Bruce Murphy
Murphy’s Law

The Secrets of Foxconn

Walker administration won’t release details of massive subsidy until after contract is signed.

By - Oct 26th, 2017 11:55 am
Foxconn chairman Terry Gou and Governor Scott Walker signing a memorandum of understanding. Photo from the State of Wisconsin.

Foxconn chairman Terry Gou and Governor Scott Walker signing a memorandum of understanding. Photo from the State of Wisconsin.

It’s the biggest corporate handout in state history, and the largest subsidy to a foreign company in American history, now totaling $3.8 billion. And yet the full details of the deal between Foxconn and the Wisconsin Economic Development Agency (WEDC) will not be shared with the public until after the contract is signed.

The Legislature approved and Gov. Scott Walker signed the massive subsidy for the Taiwanese electronics company, with the assurance Foxconn would create as many as 13,000 jobs at a $10 billion, LCD panel manufacturing facility it proposes to build in Mount Pleasant in Racine County. But the proposal did not spell out any protection for taxpayers should the company spend less than it promises in capital expenditures or create less than 13,000 jobs, as I wrote. Meanwhile the $3 billion plan has grown in size, as local governments in Racine County pledged another $764 million in subsidies.

The details of this unprecedented deal were left for the WEDC to determine, in a contract to be negotiated with Foxconn. “During the legislative debates, Sen. Alberta Darling (R-River Hills) and other Republicans said they would leave it up to the expertise of the WEDC to create a contract,” Sen. Tim Carpenter (D-Milwaukee) says, in an interview with Urban Milwaukee.

But no one is being allowed to see the contract. At a meeting of the state Legislature’s Audit Committee, Rep. Melissa Sargent (D-Madison) “had requested the document be made available for public review before it is executed,” as the Cap Times reported.

But Mark Hogan, CEO of the WEDC, told her no, as the story noted. “Any contract that WEDC signs is available to the public” only after it is signed, he said. “I’m not going to comment on the Foxconn contract because we’re currently in negotiations, other than to say I think as with any contract, those negotiations are ongoing. There’s never a point in time until you sign the contract that it’s finalized.”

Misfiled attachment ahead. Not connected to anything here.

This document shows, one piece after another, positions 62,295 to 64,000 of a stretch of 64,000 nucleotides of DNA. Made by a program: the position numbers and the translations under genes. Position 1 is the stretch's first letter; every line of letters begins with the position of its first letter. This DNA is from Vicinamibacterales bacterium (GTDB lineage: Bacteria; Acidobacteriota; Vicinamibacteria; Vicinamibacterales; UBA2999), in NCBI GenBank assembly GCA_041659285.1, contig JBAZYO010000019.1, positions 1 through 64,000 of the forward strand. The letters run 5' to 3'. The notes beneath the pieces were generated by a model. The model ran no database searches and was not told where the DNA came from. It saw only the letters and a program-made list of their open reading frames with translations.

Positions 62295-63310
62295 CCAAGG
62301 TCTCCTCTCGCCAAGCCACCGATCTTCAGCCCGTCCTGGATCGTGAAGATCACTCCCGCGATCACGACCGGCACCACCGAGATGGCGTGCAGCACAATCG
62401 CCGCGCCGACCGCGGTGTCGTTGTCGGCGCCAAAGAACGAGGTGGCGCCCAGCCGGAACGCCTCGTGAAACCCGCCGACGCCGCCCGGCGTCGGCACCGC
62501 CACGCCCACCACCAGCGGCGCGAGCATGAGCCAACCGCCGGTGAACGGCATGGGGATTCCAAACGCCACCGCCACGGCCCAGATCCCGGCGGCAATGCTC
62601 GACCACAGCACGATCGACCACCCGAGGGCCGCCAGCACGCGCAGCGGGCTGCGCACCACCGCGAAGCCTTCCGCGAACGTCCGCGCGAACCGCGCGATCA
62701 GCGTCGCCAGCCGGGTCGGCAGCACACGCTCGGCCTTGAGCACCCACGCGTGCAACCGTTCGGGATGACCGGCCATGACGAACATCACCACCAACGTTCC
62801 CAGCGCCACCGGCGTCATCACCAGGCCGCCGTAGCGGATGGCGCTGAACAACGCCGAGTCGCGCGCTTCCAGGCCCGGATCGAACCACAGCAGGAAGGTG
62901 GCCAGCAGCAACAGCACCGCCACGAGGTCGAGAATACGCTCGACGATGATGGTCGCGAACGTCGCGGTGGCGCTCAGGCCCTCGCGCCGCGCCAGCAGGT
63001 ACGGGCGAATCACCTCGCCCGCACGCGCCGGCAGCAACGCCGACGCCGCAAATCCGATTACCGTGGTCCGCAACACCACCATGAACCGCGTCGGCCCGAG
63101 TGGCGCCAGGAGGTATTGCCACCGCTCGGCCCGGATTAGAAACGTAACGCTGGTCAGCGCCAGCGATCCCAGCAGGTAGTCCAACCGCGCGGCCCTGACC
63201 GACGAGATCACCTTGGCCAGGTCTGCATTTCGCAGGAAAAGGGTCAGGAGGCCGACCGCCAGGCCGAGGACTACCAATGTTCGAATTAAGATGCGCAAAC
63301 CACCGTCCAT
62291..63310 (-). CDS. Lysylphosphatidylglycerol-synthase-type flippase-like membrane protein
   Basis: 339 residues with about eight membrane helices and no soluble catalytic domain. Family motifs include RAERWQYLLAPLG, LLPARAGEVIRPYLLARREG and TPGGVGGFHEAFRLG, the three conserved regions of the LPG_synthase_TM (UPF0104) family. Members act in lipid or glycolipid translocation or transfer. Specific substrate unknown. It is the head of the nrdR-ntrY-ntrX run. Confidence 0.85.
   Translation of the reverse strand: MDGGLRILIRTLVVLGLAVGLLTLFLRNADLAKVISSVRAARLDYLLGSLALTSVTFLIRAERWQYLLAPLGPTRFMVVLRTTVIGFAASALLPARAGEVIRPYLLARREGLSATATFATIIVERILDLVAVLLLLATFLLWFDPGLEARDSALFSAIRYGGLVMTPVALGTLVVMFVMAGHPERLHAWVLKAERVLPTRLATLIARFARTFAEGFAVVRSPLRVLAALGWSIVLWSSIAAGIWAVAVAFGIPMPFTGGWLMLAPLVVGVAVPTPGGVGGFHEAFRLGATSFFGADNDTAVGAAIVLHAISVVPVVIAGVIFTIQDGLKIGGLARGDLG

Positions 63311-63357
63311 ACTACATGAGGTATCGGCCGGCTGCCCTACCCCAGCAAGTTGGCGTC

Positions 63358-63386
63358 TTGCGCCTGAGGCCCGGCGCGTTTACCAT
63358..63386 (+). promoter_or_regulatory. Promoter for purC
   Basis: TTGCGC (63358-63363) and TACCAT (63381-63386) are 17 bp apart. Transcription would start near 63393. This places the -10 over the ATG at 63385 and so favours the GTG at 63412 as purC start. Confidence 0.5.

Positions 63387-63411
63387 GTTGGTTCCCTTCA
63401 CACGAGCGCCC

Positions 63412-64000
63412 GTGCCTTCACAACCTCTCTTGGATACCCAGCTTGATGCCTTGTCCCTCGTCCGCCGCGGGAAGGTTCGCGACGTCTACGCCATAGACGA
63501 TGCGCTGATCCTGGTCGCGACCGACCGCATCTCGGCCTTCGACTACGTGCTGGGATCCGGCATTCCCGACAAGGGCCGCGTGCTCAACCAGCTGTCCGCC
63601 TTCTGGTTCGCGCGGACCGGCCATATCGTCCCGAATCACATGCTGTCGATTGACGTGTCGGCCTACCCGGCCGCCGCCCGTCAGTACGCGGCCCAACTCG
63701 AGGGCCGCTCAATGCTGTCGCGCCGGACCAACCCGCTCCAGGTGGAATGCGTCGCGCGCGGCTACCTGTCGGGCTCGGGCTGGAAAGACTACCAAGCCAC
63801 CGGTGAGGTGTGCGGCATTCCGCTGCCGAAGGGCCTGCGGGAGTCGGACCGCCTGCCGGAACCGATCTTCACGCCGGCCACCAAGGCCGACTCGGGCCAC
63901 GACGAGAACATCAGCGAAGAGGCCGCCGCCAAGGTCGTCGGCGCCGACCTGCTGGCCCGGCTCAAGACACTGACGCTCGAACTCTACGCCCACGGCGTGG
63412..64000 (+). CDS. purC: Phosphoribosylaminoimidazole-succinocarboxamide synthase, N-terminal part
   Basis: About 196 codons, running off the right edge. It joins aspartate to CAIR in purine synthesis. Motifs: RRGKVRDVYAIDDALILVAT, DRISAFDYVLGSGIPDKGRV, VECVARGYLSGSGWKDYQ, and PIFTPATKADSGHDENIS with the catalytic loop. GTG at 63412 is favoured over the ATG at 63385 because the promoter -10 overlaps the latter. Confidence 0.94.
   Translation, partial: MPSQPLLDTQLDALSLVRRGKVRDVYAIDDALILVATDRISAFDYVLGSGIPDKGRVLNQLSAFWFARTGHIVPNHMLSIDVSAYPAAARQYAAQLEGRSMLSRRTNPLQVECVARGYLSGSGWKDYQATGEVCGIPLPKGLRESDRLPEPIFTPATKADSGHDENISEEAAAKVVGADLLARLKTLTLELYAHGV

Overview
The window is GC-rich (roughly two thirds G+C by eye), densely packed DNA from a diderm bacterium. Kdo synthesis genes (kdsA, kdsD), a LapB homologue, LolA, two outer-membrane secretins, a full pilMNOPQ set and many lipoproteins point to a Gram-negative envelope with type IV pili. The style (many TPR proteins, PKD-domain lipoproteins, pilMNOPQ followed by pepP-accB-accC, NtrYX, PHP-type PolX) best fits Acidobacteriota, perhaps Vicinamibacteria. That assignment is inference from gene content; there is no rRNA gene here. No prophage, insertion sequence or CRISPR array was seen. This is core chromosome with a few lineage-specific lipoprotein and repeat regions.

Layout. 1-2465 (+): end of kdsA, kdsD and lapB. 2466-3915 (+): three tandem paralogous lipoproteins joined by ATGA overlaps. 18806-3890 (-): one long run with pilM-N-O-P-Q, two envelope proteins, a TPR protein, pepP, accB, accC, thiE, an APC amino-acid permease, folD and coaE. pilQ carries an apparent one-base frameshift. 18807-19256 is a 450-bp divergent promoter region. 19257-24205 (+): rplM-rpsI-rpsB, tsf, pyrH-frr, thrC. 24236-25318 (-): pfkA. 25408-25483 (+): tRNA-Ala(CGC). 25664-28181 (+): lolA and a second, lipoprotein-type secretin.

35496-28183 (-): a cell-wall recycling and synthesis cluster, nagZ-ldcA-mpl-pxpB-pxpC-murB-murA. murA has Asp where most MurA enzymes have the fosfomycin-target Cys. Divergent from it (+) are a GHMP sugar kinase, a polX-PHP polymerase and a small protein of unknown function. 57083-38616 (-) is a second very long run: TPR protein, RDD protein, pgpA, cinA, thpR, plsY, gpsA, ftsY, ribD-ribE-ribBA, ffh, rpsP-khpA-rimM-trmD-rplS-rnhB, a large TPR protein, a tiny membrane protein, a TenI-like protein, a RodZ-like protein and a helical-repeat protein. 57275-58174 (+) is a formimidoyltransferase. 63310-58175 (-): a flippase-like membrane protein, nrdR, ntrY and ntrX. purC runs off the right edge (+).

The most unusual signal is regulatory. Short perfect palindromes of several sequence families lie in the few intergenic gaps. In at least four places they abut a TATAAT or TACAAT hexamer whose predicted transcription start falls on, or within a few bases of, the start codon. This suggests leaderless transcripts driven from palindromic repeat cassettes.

But it’s not just Sargent, the Audit Committee and Legislature that can’t see the details before it is signed. Even the members of the WEDC board cannot see the contract and are asked to vote on it based on a staff review and summary of it. And that information only comes at the last minute, giving him almost no time to ask questions about the technical details, Carpenter says.

“I had two pages of questions on the (contract summary), and they would only give me a half hour with staff, just before the meeting. That wasn’t enough time.” Not to mention that Carpenter was then supposed to vote immediately, with no time to digest the complicated information.

“They don’t give you enough time to understand the details,” he complains. “We’re always a hundred steps behind them.”

So Carpenter asked for a delay in the meeting. “And they denied it.”

The result of so little scrutiny might have been predicted. At the last minute a lawyer working with WEDC found a problem, that Carpenter has called a “nuclear bomb.” As explained to the Wisconsin State Journal, Hogan told board members “that the way the deal was structured the agency couldn’t guarantee it could protect taxpayers if the company violated the agreement…We could have given them all this money and we wouldn’t have been able to get it back.”

The fact that legislators are being excluded from determining the details of the biggest such subsidy in U.S. history seems incredible, but that becomes more astounding when you consider the track record of the agency that is entrusted with making these decisions. There is no department of the Walker administration that has generated as many negative headlines for as many years as the WEDC. It has had constant turnover (“We’ve gone through different heads of WEDC every year,” Carpenter complains) and repeated reviews by the non-partisan Legislative Audit Bureau which has found many problems with its performance.